New operator Brava will shake up ‘Rainbow Six Siege’’s meta
If you’ve been playing Siege since launch, you’ve probably seen a lot of new operators being added to the mix. Nearly every operator – sorry Grim – has a huge impact on the game’s meta but very few have had me as excited about their possible implications as the newest attacker added for Year 8, Season 1 of Rainbow Six Siege.
Meet Brava. This Brazillian operator has a drone – described by Ubisoft’s own trailer as a “little tank” – that can hack electronics and turn them onto your side. It’s a role that’s already partially played by fellow attacker Twitch, who has her own drone which can zap gadgets out of existence, but Brava offers a lot more utility as things you zap will actually be counted as yours, allowing you to control them as you would if you were the operator who originally placed them.
The depth of the game’s 66 other operators means that there are already some hard counters and interesting interactions. Piloting Brava’s drone you’ll have to watch out for Mozzie’s drone catching spider-bots. While playing as Mozzie I was able to capture Brava’s first drone, before turning this first drone around and capturing his second with the original drone. Vigil, who can turn invisible to electronics, is also very good at taking down the hack-drone.
Honestly, Mozzie now feels like an essential pick, just as insurance against all of your gadgets being flipped to the enemy side. Brava can easily slip into an enemy base and take control of things like Aruni’s laser gates to trap defenders onto their sites or even one of Maestro’s bulletproof Evil Eye cameras, before using the anti-gadget laser on the Evil Eye to take out even more gadgets. This sort of snowballing impact on the Defending team’s previously impenetrable defences is where Brava seems to thrive, and it feels like he’s going to be an insta-ban at mid-level play, where players don’t always have the aiming skills to instantly pop the Brava drone on sight.
This gets more complicated when you factor in the fact that if Mozzie takes hold of one of these drones, every attacker’s gadget can now be hacked. I saw this happen during the playtest when an attacker’s claymore was hacked, but I’m now curious about how hacks might work with regards to one of Zero’s cameras, or even one of Nomad’s incapacitating Airjab launchers.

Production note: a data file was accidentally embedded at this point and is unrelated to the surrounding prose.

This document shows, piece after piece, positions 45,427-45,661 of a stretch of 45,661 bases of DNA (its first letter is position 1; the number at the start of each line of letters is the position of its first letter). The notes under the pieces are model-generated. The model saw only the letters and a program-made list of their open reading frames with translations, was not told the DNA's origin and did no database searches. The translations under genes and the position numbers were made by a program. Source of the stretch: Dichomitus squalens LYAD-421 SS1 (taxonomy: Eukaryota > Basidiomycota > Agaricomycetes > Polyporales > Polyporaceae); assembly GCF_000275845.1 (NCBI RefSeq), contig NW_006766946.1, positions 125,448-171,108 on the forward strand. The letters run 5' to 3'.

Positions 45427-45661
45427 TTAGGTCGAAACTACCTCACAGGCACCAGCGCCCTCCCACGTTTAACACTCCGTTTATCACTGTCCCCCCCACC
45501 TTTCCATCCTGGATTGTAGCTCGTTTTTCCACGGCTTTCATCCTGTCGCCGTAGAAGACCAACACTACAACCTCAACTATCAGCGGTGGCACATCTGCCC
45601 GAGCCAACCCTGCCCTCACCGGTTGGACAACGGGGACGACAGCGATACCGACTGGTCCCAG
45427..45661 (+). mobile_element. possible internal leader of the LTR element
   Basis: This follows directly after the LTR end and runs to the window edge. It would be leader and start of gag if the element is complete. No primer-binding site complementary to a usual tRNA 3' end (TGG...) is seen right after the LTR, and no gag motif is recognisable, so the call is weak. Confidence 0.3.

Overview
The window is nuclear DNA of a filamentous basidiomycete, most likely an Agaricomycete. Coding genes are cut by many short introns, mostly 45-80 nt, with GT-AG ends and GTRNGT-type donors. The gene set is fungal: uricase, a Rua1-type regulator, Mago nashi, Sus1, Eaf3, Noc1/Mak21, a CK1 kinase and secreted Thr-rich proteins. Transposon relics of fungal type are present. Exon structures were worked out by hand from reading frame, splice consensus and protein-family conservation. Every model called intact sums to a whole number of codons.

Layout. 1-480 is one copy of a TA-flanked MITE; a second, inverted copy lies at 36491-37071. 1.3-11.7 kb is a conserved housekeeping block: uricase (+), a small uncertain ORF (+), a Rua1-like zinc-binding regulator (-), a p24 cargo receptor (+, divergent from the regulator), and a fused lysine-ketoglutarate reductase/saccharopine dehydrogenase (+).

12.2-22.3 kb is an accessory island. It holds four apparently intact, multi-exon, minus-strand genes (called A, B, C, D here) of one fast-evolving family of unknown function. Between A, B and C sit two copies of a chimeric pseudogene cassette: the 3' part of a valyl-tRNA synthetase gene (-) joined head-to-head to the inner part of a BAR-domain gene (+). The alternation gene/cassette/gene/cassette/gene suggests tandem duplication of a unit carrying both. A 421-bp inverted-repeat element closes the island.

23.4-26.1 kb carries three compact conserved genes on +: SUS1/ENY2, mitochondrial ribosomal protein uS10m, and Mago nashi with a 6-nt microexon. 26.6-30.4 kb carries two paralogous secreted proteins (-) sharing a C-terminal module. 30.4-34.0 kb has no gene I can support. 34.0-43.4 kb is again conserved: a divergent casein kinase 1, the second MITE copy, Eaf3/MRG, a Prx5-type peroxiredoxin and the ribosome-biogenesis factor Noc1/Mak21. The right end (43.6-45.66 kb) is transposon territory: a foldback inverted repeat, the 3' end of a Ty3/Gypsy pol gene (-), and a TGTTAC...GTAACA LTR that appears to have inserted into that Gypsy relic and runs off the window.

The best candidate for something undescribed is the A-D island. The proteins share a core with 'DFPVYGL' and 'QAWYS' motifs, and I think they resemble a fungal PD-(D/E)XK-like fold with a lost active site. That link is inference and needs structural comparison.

Brava is a three speed, one armour operator, with the development team explaining that this is to allow Brava to catch up with her teammates after using her drone. She has a distinct look with this too: her gear is stripped back, comprised of a light plate carrier and a t-shirt.
However, her guns hit hard and will have no issues messing up any threats she runs into. Her primary weapons are Capitao’s Para-308 and Buck’s CAMRS DMR. Both are slightly better at long range, but because DMRs are so strong in the current meta and the Para-308 has no issues taking enemies out up close, players with a sharp aim will find Brava a pretty natural fit.
The secondary weapons are strong too. The USP40 is a personal favourite, but really it’s a pistol as good as any other. However, the Super Shorty shotgun will allow Brava to make a breachable hole quickly, in addition to being absolutely terrifying at arms-length.
All of this combines to make Brava’s role next to Twitch even more confusing. The two attacking operators have very similar roles in that both will infiltrate with drones before turning into fraggers for the rest of the round. Twitch is a 2/2 operator and has the fast-firing FAMAS, but it’s tough to see a reason to take a Twitch now when you could otherwise be running Brava and not just destroying gadgets but taking their benefits for your team.
These questions will probably persist until we see how much of an impact Brava has on play at all levels, something that won’t become clear until Year 8, Season 1 launches on March 7. In the meantime, it’s hard not to be excited by the possibilities on offer.
Year 8, Season 1 of Rainbow Six Siege will also bring a much-needed rework to Grim – read more here.